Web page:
Saturday, May 28, 2011

Lionel Corbett on Psychotherapy as Spiritual Practice

"This book makes a case for the idea that psychotherapeutic work has a sacred dimension. I suggest that to view psychotherapy as a spiritual practice is in keeping with its place in our cultural history and with the nature of the work. This is not a new idea; Bion (1979) suggested that psychoanalysis - and I would include psychotherapy in general - is located at the intersection of two axes, the medical and the religious...I offer this book in the service of what Maslow calls 'resacralization' (1971, p. 284), that notion that we can see the person from a spiritual perspective as well as developmentally, genetically, behaviorally, and psychodynamically. To acknowledge that there is a divine element within us, or that each individual is an expression of the Absolute, has implications for our attitude toward psychotherapy...My thesis is that, especially for the religiously unaffiliated, psychotherapy is a valuable resource for addressing the spiritual questions that are likely to emerge when we suffer. At these moments, I suggest that there is no need to speak of psychotherapy and spirituality as if they were radically separate disciplines, because the spirit manifests itself by means of the psyche, producing soulful experience. This kind of spirituality is grounded in the body and in daily life and may have little to do with institutional religion." (pp. 1-2)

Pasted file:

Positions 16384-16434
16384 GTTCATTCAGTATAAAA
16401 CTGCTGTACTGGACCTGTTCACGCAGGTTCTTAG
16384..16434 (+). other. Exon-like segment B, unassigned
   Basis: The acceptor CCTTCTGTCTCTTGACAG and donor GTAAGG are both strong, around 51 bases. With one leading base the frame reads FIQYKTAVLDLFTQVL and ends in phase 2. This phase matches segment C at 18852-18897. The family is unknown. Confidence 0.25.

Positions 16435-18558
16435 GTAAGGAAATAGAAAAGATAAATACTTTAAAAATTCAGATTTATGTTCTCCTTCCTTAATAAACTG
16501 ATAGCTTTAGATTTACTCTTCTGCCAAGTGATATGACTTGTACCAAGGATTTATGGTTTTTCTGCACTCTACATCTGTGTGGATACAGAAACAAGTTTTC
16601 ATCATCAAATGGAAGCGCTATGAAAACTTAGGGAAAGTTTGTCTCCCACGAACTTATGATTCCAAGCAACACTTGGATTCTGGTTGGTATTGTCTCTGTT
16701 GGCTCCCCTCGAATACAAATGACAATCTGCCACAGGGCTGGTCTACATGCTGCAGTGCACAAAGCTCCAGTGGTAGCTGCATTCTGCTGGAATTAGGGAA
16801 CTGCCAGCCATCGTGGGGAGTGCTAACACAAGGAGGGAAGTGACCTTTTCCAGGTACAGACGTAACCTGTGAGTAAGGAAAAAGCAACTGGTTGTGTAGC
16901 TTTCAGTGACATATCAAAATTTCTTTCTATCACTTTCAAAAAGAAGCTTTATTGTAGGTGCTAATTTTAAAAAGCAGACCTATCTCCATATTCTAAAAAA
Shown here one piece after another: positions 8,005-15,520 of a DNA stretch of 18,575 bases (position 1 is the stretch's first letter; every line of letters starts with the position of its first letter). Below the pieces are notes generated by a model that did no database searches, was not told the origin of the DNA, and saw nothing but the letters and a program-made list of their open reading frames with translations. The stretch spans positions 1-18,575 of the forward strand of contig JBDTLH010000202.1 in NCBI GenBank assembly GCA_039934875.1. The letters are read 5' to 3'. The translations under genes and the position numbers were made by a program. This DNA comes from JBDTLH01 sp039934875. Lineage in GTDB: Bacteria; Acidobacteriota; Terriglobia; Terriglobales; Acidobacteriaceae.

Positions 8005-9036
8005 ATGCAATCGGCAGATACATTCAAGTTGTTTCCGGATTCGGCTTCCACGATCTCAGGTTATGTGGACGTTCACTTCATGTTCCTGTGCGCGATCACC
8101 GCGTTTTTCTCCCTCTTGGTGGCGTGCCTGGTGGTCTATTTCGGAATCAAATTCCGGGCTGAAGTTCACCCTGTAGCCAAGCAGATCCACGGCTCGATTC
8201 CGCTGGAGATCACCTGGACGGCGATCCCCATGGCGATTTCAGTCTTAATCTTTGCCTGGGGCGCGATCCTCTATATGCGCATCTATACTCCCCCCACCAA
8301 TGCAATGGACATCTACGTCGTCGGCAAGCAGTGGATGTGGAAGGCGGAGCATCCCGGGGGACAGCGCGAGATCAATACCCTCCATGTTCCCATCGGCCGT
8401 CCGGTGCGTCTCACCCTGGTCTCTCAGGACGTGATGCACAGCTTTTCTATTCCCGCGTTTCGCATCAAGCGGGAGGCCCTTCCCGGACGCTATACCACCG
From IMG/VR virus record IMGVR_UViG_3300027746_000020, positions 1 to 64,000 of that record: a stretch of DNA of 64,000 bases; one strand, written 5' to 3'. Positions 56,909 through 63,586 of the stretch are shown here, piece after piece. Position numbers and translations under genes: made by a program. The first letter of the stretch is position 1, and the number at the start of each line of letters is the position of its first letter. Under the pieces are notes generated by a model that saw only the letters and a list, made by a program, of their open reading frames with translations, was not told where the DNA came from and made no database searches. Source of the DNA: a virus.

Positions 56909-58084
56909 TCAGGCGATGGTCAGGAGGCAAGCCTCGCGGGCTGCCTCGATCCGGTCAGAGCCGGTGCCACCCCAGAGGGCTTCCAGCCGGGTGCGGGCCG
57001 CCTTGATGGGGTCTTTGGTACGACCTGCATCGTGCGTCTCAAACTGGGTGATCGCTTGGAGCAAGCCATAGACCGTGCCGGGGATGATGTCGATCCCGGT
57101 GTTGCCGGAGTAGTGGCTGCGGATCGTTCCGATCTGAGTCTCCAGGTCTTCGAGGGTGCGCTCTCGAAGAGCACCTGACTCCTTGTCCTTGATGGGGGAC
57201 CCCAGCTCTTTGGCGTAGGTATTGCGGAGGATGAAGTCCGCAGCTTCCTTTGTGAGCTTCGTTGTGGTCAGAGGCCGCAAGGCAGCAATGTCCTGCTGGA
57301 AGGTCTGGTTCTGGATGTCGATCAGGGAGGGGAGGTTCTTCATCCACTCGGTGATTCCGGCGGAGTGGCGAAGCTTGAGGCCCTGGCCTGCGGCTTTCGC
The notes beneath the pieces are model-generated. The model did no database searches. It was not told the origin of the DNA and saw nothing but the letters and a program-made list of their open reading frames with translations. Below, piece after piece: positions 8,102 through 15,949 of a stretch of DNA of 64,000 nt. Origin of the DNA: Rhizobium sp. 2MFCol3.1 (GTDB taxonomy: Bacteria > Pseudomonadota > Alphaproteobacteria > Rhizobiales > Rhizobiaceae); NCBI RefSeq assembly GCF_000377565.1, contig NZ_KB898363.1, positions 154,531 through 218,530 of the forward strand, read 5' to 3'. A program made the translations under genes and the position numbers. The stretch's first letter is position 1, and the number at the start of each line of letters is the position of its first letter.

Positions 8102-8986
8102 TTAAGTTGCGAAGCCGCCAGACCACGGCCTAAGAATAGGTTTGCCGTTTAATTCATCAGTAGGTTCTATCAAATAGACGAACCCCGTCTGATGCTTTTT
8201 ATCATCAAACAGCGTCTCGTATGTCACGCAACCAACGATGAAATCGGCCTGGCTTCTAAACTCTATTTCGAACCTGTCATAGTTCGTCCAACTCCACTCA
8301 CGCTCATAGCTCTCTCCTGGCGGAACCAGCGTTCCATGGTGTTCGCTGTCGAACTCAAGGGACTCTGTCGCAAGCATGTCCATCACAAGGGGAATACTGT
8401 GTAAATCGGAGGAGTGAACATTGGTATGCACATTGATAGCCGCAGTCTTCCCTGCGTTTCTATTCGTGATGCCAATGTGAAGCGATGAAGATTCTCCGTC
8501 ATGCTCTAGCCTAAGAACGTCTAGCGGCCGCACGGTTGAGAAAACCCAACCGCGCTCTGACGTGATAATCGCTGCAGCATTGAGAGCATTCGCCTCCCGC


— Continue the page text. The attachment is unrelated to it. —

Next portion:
Lionel Corbett (2011). The Sacred Cauldron: Psychotherapy as a Spiritual Practice. Wilmette, IL: Chiron.

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